In celebration of PwC Namibia’s 40 year anniversary, which was on July 1, 2015, the company hosted a gala dinner at Moltke Street between PwC offices and Ministry of Finance in Windhoek on Thursday, October 15. The dinner was attended by Prime Minister Saara Kuugongelwa-Amadhila, other members of parliament, and representatives from the finance and business sectors, along with a host of other invited guests.
The gala dinner, with its unusual venue, was an engaging evening, meant to honour the past, celebrate the present and serve as a springboard for the future. PwC, a firm that has been in existence pre and post-Independence, has gone through many significant changes. Before Independence, the firm was predominantly a white male organisation and now its demographics show a firm that is inclusive.
Around 75 percent of staff are from previously disadvantaged groups and women make up 66 percent of all employees. PwC Namibia believes in harnessing individual differences and integrating people from different backgrounds to ensure that our clients receive excellent services.
This 40 year celebration marked not only the company’s success, but signified 40 years of service to Namibia. The firm has been able to adjust to the country’s needs, modifying itself to fit a bigger agenda, actively partnering with the government towards the vision of an economically independent Namibia, through raising leaders, imparting skills and discharging a considerable number of qualified individuals into the national economy.
PwC supports various projects through its Omuhoko Trust, a Trust that all employees contribute to on a monthly basis and the firm matches the contributions dollar for dollar. The Isaiah, SPES, Jonathan Jacob and Nurturing Ground projects are some of the projects funded by the trust with the sole purpose of helping people living under the pressure of poverty.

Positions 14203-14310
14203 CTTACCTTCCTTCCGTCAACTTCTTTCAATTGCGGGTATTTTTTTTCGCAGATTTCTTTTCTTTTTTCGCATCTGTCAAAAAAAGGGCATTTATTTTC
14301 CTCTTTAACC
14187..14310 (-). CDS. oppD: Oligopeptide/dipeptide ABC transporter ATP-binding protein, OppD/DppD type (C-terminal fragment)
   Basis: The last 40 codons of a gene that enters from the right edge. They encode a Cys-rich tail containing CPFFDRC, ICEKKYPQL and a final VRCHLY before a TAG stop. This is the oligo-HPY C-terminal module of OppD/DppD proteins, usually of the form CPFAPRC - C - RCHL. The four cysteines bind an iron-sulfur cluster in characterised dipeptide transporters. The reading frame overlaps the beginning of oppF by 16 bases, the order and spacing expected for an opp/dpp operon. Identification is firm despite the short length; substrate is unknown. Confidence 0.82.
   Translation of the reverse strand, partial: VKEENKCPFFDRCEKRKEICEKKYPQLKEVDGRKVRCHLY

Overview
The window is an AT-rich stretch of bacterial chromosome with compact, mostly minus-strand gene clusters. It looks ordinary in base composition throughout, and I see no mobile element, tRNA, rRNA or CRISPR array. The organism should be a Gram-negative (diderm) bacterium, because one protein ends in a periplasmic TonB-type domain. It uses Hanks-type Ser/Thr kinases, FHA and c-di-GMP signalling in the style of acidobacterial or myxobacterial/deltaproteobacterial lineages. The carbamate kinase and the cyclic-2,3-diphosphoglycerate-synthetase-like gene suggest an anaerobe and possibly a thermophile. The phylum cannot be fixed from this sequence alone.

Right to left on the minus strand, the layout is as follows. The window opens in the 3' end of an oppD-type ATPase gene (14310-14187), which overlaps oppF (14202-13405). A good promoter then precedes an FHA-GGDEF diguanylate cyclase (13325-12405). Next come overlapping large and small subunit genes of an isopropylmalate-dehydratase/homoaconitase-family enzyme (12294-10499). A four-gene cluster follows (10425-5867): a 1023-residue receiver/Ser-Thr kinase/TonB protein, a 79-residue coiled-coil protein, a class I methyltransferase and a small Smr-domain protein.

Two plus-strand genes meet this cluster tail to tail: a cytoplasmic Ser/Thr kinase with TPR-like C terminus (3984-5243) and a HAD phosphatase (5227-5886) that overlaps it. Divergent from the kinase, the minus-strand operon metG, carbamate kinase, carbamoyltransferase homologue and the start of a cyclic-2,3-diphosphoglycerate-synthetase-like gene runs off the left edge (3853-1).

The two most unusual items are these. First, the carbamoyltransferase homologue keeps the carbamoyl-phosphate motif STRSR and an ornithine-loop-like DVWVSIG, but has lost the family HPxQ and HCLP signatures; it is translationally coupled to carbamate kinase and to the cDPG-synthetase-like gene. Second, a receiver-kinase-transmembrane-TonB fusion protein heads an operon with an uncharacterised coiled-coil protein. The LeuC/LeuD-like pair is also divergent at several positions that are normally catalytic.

PwC, a professional services firm, originated from Hanekom & Kie, founded by the late G.J Hanekom in 1975. Over the past 40 years, the firm has gone through a number of significant mergers, leading to several brand changes. In 1991 Hanekom & Kie merged with the international firm Coopers & Lybrand, taking on that name, and in 1998 there was a worldwide merger of Coopers & Lybrand and Pricewaterhouse, forming PricewaterhouseCoopers. In 2010 the PricewaterhouseCoopers brand changed to PwC.
The firm offers a number of services, including assurance, advisory and tax services. PwC’s business school offers training in various skills, such as professional customer care, organising work flow and time mastery, business writing for professionals and provide survey & sesearch services.